Apr 4, 2014
Graphene synthesis: Joining the dots
Graphene has been touted as the material to usurp silicon in next-generation electronics, but it remains unlikely without an economic approach to fabricating high-quality, wafer-scale graphene layers. Now, researchers in Korea have demonstrated a way of growing several patches of oriented graphene until they coalesce seamlessly, providing a route to producing high-quality single-crystal graphene over large areas.
"We are now quite close to mass production of wafer-scale single-crystal graphene, like silicon," says Dongmok Whang at Sungkyunkwan University, one of the researchers behind this latest work. "I think these single-crystal graphene monolayers can be cheaper than silicon wafers eventually."
Whang’s team, together with researchers from the Samsung Advanced Institute of Technology, has fabricated simple transistor devices from the material it has grown, and shown that they do indeed deliver the enhanced properties expected for single-crystal silicon.
Large-scale graphene layers have typically been produced using chemical vapour deposition (CVD). However, this process typically creates polycrystalline graphene, with single crystal grains separated by grain boundaries that act as defects and compromise the material’s electrical and mechanical properties.
Dongmok Whang and colleagues at Sungkyunkwan University and Samsung Advanced Institute of Technology in Korea tried growing graphene on a germanium surface and noticed that the grains of graphene seemed to grow with a preferred direction of orientation.
"We thought the structure and symmetry of the substrate surface might be related to the grain orientation, which made us think of using the germanium surface for large-area single-crystal graphene growth," explains Whang.
The germanium advantage
Whang points out that most researchers have grown graphene on metal surfaces. However, since he and his colleagues have been studying nanomaterials of group-IV materials, such as carbon, silicon and germanium for the past decade, he explains: "Studying synergetic effects of carbon and germanium for obtaining new nanomaterials was a natural choice for us."
In fact, germanium has a number of advantages as a substrate for graphene growth. First, it is highly catalytic, which lowers the energy barrier for forming graphitic carbon. Second, well defined germanium crystal surfaces with atoms arranged along one direction are readily available for growing aligned graphene grains. Carbon is extremely insoluble in germanium, which means that carbon grains can grow into a complete monolayer, while graphene and germanium share very similar thermal expansion coefficients to help to prevent the formation of wrinkles.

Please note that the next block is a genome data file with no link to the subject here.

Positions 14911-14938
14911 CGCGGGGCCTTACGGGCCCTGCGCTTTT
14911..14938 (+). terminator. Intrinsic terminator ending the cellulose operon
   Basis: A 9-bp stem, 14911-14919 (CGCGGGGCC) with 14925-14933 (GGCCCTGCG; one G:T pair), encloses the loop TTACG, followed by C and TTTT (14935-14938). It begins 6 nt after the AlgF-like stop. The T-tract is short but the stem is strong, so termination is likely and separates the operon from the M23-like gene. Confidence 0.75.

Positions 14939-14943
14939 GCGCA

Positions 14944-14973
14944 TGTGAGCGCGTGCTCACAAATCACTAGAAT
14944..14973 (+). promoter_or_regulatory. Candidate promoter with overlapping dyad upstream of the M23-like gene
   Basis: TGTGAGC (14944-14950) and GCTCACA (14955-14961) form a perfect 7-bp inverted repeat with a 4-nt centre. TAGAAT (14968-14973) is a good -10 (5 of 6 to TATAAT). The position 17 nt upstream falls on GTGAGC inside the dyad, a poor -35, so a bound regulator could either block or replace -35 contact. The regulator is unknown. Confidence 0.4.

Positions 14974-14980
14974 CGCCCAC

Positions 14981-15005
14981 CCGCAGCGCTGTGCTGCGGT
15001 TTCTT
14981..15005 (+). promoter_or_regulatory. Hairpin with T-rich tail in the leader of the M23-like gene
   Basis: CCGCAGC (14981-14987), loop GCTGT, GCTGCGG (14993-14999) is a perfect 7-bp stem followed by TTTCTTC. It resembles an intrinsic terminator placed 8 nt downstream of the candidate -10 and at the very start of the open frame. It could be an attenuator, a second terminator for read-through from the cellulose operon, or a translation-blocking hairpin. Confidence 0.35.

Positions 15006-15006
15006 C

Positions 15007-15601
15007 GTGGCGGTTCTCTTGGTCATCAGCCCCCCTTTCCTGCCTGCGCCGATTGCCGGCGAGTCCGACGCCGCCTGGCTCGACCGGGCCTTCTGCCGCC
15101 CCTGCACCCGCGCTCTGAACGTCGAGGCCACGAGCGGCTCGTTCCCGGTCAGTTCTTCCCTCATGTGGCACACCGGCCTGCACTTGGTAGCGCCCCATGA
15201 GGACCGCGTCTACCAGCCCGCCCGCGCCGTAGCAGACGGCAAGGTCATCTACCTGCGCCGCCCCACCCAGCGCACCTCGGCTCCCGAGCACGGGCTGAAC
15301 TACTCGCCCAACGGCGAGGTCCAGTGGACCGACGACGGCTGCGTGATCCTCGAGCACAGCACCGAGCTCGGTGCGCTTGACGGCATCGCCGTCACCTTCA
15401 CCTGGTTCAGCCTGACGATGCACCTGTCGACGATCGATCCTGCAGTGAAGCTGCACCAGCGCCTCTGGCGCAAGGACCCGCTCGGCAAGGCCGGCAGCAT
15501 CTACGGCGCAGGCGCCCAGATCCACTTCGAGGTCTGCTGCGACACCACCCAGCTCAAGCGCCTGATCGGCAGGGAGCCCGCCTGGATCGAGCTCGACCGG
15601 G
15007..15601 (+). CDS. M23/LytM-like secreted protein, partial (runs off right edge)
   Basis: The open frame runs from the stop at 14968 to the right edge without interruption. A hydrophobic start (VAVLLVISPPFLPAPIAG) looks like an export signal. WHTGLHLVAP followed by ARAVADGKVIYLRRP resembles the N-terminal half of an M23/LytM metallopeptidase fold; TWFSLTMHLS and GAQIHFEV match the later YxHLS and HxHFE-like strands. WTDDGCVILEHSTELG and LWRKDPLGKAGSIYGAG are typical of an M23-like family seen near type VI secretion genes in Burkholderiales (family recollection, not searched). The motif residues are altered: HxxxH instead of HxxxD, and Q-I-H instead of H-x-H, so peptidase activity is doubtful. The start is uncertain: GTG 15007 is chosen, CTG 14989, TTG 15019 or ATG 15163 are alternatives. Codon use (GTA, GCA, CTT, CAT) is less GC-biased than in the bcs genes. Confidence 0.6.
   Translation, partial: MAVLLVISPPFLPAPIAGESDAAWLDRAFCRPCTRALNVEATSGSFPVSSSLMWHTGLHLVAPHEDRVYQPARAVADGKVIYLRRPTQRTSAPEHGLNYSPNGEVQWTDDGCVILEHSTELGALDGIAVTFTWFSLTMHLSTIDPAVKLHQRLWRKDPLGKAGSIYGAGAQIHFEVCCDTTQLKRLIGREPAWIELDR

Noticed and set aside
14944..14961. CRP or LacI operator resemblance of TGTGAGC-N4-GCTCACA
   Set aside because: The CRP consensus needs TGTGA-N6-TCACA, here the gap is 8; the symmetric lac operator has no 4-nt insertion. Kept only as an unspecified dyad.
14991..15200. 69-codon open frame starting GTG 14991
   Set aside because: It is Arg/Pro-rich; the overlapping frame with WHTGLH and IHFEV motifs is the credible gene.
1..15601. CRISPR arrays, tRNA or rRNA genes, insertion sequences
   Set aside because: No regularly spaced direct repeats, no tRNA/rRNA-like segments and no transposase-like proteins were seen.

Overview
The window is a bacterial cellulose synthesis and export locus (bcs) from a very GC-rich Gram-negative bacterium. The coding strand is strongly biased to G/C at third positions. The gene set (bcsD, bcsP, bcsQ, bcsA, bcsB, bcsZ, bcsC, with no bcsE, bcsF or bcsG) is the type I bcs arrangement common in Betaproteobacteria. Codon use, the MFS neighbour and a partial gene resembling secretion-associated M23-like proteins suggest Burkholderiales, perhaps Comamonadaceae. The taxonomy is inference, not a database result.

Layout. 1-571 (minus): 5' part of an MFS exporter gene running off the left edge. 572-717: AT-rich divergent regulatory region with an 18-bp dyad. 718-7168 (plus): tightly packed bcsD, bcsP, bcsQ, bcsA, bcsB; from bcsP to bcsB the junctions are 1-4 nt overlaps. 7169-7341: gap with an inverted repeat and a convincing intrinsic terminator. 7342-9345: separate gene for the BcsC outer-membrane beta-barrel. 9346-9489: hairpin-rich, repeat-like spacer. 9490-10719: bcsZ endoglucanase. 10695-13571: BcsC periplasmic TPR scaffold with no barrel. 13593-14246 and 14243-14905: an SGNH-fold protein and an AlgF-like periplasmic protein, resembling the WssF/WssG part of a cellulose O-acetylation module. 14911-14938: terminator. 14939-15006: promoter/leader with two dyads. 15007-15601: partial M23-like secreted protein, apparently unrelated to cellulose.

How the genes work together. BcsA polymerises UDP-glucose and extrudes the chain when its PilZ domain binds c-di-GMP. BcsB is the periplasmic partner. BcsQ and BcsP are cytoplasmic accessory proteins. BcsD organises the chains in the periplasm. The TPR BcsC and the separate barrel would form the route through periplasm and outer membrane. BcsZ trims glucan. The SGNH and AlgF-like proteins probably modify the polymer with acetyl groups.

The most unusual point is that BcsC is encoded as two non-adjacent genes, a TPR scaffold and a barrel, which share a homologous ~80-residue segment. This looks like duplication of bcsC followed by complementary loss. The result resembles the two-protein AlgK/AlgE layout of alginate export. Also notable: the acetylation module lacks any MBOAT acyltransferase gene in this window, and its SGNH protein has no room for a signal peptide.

Optimised conditions for optimum growth
To grow the graphene, the researchers first deposited a single-crystal germanium surface on a silicon wafer, and then flowed low-pressure methane (CH4) over the germanium layer at 900–930 °C in a CVD chamber. Years of previous research with CVD growth helped them to optimize the conditions.
High-resolution electron microscopy images and electron diffraction data confirmed the presence of high-quality monolayer graphene with no defects, no wrinkles and a single orientation for the crystal lattice throughout. Experimenting with a different face of the germanium crystal relative to its lattice structure still yielded good-quality graphene, but in this case it was polycrystalline.
Economies of scale
After lifting off the graphene the germanium substrate could be re-used five times, with no apparent deterioration in the quality of the graphene grown – with the potential for recycling the substrate and no technological limit for mass production. Whang believes the approach could in time be more cost effective than silicon-based electronics.
The researchers have not yet tried using the approach to produce other materials, but point out further opportunities to explore. "Hexagonal crystalline boron hydride might be another possible choice we can try, because it has a structure that is quite similar to graphene," says Whang.
The researchers are also planning to use the approach to develop applications that require orientation-dependent graphene properties, such as in graphene nanoribbon devices.
Full details are reported in Science Express.
About the author
Anna Demming is online editor for nanotechweb.org.